5. We survived a cicada infestation a few years ago in MD. I am grateful we are not part of this year’s geographical storm. Don’t know why, but we aren’t. I think we will get them again in a about seven years. In the meantime, read inside, and text each other when in the woods!

    • I had read that there were also 7-year cicadas too. How interesting!

      Texting in the woods – great idea! Fortunately, things are getting quieter now as the mating is slowing down…

  6. I am trying to imagine the noise and the invasion. Is it worse than flies or mosquitoes swarming about? And I am laughing at your dog eating them. They must be tasty, or perhaps your dog can’t stand the noise and is trying to shut up the nuisance to its ears.

    • They fly around one by one rather than in groups and mainly high up (although sometimes right in your face as you are walking your dog). What they do is cover the bark of trees and bushes by the thousands so if you have a garden and live near woods as I do, it gets very noisy. Then they fly around tree to tree or around the bark looking for a mate, and voila!

      Hahaha! It thought my dog liked the taste but maybe she’s just tired of the noise and sight of them – that’s so funny!

  7. I just had to show your photos to my gf she has never seen them at all. I grew up mostly in the south and had told her about picking the empty shells off pine trees as kids. I actually love the sounds they make as they are a wonder of nature!

    • That’s so funny that you used to pick off the shells as a kid!

      I love your website by the way! You’re a great photographer. I tried to leave a comment but for some reason it didn’t work. I’ll try again on another day but wanted to let you know already (I especially love the shot of the boardwalk).

  8. A blog on the cicadas; that is wonderful! It is a great experience to have them all around! Just for a few weeks, they sing their joy of being alive, they are completely harmless and then they go back to the earth!
    You will soon be able to read in the garden!

    • Aren’t we lucky to be experiencing this? You are so right, their song reflects their joy of being alive as well as a call to mate – how wonderful!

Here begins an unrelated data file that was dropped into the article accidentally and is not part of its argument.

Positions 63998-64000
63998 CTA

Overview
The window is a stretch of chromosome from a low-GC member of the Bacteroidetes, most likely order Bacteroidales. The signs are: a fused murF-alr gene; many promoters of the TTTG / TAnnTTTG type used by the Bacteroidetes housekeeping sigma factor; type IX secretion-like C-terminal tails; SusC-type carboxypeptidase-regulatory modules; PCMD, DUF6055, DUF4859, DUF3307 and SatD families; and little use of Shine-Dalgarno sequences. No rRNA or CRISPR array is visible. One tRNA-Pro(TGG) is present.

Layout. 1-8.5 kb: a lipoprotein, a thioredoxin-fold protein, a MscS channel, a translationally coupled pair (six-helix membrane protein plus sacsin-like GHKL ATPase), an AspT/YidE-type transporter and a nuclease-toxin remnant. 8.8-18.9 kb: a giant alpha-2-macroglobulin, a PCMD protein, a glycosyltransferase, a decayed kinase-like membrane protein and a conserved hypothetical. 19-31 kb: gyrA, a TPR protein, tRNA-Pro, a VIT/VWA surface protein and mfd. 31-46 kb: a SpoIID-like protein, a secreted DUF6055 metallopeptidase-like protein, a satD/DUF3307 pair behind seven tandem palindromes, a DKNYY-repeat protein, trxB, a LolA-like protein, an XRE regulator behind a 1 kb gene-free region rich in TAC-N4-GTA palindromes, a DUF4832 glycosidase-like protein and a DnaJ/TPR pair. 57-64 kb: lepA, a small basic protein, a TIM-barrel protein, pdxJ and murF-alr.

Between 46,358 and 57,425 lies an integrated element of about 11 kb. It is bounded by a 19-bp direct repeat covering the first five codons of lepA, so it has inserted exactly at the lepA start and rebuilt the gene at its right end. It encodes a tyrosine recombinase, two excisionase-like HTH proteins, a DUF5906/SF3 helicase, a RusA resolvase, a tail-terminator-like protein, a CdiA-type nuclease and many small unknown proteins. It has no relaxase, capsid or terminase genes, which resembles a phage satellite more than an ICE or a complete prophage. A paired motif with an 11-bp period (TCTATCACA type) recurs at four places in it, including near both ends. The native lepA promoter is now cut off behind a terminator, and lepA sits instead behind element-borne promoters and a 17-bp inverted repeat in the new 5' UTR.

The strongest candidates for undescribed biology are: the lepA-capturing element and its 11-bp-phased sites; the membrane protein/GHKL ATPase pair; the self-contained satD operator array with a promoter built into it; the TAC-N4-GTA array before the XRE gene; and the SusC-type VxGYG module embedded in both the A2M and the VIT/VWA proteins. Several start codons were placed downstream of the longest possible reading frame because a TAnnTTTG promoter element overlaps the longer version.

9. Ohh that’s wonderful!
    You will be known to generations of Cicada as the reading lady 😉 One fine way to be remembered for a long time. If they are anything like the tribes in jungles here, they might take you as a goddess 🙂

    And whether you accept it or not, your passion for reading has ‘infected’ some of them already 🙂

    • I like the idea that if I’m still around here in 17 years that the cicada nymphs and I might remember each other- that’s a great thought! But I don’t want them to worship me!! I’m too much in awe of them anyway…

  10. How fascinating… I’d read about them, but never heard anyone tell of what happens when they reupt on the scene. Do they all do the same seventeen year cycle, or are there shifts???

    • The ones we have here all come out at the same time, every 17 years, in the thousands – it’s incredible. I read that in other parts of the world, there are other similar cicadas that come out every 7 years and others that come out every 13 years. And then you have the other kind of cicadas that come out every year in some places but those are much fewer in number that the periodical cicadas.

  11. Wow! I never knew this… I can’t believe that they only come up every 17 years. They wait all that time to mate – I hope it’s worth it. (Bit of a bummer if your dog gets to them before they can manage it!)

    • The 17 year cycle is quite extraordinary and judging by the frequent mating I see around me, it seems to be worth the wait. Apparently they come out in such excessive numbers knowing that some will be eaten by predators, but my dog only started to eat them later on in the cycle when they started dying off so I wonder if they had already mated by then? Perhaps they were riper and tastier then too….

  12. I’ve always heard cicadas, never seen them. I would’ve freaked out if one of them had jumped on my book! How can you even sleep at night with so many of them around?

    • Fortunately, they are very passive and don’t bite so although they do tend to fly on you from time to time, it’s easy to just pick them up and throw them off of you. There are so many of them that after the initial first week, we’ve really just gotten used to living with them. Having said that, we do sleep with the windows closed as I wouldn’t want them singing, mating, and laying eggs in the house!

    • Yes, some people eat them (I think they roast them? But I’m not sure). All the dogs in the neighborhood have been gaining weight as they love eating them so much!

      Love and romance is definitely all around us!